E – Exposition

I’m also co-hosting the Insecure Writer’s Support Group today! If you’re here for that post, please GO HERE.

My A to Z Challenge theme is teaching you how not to write a book, or a short story, or any piece of creative writing whatsoever. For more information, including links to previous chapters and lessons, please refer to this post. Now buckle in and proceed with…



Billionaire Highlander cowboy Hawk MacHardcastle is tired of living the jetset life of champagne, bucking broncos, kilts, fast cars, and burning bundles of cash for warmth. Desperate to find meaning in his life, he retires to his family’s isolated cabin in the wilds of New Jersey, on the shores of majestic Lake Latrine.

There, Hawk plans on self-reflection and pursuing the great love of his life—fishing. However, Hawk’s self-imposed loneliness comes to an end when he makes a most unusual companion and fishing buddy.

Dropsy Velvet was once a young woman living on the shores of Lake Latrine with her settler family. However, a curse turned her into a mermaid and now she lives, sad and alone, in the depths of the lake. She hasn’t had human contact for close to fifty years, thanks to everyone either being terrified of her or thinking they’re drunk when they see her—but Hawk may be the connection to the world she’s been craving. Charmed by her innocent face, sparkling wit, and huge bare breasts, Hawk decides to help her find a way to lift the curse, as she will lift his: the curse of ennui and affluenza. But time is running out, for something sinister wants to flush Latrine away forever.


“I don’t understand how a mermaid can exist.” Hawk squatted on the pier to get a better look at her. “Seems to defy all scientific logic.” Hawk was a man of reason. He’d never been one for fairy tales—those were for children and women who still thought a knight on a white horse would rescue them. His experience in the rodeo with white horses was they were dirty and bit extra hard.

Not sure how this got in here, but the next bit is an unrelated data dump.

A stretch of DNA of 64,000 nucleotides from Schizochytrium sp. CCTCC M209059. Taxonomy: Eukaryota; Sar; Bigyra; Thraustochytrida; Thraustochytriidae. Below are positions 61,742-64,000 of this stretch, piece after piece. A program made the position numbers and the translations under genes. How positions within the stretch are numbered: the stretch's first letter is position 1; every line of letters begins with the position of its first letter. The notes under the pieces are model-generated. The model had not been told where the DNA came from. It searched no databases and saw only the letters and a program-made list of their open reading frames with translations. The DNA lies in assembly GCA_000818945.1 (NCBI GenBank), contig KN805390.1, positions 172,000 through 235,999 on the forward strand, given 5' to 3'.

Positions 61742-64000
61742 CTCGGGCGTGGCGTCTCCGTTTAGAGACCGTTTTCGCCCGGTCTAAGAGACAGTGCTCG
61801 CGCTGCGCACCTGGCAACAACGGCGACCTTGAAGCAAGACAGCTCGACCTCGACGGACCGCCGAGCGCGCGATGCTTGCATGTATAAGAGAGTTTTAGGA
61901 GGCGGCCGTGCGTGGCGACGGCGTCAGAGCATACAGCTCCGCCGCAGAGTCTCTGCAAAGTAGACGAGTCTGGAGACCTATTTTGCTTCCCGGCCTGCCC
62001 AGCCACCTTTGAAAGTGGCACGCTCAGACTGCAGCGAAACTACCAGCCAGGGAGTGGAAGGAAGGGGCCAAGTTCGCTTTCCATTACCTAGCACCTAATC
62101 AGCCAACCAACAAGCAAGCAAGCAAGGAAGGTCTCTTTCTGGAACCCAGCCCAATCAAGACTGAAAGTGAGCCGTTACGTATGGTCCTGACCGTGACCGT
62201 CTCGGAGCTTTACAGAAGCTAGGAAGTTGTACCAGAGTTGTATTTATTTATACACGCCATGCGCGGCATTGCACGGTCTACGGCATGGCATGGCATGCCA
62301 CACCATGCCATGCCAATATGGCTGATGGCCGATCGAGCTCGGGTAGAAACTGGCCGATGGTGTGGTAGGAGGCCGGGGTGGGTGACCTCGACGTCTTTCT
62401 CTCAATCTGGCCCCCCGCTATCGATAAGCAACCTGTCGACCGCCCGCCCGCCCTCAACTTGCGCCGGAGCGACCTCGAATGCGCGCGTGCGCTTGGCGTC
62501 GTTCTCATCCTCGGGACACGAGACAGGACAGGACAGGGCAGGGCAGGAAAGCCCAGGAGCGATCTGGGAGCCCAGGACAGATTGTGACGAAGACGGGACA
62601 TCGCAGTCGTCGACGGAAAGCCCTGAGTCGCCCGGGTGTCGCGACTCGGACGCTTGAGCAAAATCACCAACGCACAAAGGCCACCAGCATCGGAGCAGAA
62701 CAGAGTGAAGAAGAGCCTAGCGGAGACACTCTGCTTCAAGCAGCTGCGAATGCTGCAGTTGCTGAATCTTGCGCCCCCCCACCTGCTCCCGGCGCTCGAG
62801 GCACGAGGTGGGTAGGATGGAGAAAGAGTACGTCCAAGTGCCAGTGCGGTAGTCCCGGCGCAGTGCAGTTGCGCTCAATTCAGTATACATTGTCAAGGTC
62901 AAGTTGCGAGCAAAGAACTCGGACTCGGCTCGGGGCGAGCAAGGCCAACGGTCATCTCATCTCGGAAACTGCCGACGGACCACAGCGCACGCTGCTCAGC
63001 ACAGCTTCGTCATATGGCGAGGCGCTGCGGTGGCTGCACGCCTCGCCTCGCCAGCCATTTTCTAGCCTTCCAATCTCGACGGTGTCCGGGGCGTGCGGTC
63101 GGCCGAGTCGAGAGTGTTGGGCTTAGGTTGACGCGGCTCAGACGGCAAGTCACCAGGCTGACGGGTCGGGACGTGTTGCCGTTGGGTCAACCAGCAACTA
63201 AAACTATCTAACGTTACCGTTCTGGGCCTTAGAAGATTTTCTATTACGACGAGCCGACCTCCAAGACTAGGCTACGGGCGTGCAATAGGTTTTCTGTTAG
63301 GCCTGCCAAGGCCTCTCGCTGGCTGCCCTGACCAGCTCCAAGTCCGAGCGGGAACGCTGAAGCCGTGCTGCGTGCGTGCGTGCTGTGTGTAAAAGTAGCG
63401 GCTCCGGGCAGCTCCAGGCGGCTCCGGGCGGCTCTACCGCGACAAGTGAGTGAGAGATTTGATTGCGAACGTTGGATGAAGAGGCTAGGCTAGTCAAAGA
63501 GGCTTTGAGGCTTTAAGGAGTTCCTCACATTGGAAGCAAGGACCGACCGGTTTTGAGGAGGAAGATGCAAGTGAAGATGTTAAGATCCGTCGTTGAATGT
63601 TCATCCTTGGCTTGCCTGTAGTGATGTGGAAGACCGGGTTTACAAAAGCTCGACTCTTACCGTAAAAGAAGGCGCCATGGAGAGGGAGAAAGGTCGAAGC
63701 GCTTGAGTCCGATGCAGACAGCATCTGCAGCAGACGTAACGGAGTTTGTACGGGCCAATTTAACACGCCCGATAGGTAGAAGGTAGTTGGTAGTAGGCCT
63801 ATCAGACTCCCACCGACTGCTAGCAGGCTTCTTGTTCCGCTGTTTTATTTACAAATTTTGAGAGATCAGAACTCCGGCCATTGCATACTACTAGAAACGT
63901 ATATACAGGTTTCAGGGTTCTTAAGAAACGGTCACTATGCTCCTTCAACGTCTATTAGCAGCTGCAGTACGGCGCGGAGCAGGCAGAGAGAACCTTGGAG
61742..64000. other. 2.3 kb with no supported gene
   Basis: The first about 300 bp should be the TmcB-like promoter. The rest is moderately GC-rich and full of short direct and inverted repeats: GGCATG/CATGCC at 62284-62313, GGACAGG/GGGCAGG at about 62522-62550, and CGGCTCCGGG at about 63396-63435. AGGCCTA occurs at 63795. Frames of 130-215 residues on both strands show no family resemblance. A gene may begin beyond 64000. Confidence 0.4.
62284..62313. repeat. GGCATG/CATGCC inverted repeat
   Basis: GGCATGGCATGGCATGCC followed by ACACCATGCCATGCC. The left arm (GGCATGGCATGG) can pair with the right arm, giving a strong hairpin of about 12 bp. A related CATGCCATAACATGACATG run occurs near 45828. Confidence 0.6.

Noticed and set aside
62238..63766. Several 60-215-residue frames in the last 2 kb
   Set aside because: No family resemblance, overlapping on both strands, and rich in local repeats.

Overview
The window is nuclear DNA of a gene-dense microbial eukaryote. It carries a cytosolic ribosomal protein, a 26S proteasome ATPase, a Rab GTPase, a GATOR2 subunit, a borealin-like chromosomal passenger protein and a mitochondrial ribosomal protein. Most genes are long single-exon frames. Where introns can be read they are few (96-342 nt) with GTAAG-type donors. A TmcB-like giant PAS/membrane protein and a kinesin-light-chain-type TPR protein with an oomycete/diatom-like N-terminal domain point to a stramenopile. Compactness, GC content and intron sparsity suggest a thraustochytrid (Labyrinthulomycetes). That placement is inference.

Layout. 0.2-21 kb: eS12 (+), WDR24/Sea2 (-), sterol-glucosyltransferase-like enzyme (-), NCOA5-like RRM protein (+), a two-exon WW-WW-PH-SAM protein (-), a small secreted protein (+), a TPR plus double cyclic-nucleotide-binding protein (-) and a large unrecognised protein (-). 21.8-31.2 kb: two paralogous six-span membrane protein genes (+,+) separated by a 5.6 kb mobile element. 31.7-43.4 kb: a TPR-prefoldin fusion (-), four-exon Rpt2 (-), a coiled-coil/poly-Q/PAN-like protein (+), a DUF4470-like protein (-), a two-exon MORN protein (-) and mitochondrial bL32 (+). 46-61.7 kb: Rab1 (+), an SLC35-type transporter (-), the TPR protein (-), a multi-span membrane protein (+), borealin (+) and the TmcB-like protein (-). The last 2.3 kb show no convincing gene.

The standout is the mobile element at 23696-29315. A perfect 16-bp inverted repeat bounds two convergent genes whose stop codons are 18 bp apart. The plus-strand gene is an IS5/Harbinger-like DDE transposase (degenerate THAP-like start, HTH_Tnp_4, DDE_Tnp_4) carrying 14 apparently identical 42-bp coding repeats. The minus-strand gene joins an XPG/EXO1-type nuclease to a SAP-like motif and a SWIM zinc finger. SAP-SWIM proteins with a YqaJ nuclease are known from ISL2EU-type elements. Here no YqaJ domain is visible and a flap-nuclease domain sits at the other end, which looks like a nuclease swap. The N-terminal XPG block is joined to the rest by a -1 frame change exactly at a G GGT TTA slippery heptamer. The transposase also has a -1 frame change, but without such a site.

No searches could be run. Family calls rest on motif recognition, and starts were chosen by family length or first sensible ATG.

“I know it seems silly to a smart man like you.” She swam up beside the pier and flopped her tail on it. “But it’s actually quite simple. The musculature of my tail propels the human part of my anatomy through the water. My tail begins at the L5 vertebra, and rather than having a human pelvis, I have the vertebral spine of a fish that tapers down into a caudal fin. My human flesh turns into scales below the waist, but I also have a layer of sebaceous fat to keep me warm under the water—it doesn’t change the appearance of my gorgeous human torso though, because that would be gross.”

Hawk rubbed his beard, his thoughtful eyes narrowed in consideration. “How do you breathe underwater though? Do you have gills or human lungs?”

“Both!” she chirped. “I have gills on my neck and under my ribs, but when I’m out of water you can’t see them, because again, that would make me really unattractive and freakish.” She slithered her tail off the pier and glided across the water on her back, her breasts glowing like crystal orbs in the sunlight. “We can’t have that, can we?”


This is aimed in particular at sci-fi, fantasy, and paranormal writers, or anyone who writes fiction that’s not entirely based in our world. If you’re going to create your own universe and mythology, of course it must be explained to the readers, but do so creatively and delicately. Exposition is another form of info dumping and if you do it wrong, no matter how clever your made-up world is, it’s going to be distracting. Explain things when they need to be explained, and without butting in, so it’s part of the narrative and doesn’t turn a story into a textbook. Heavy-handed detail dumps jar the reader out of the story.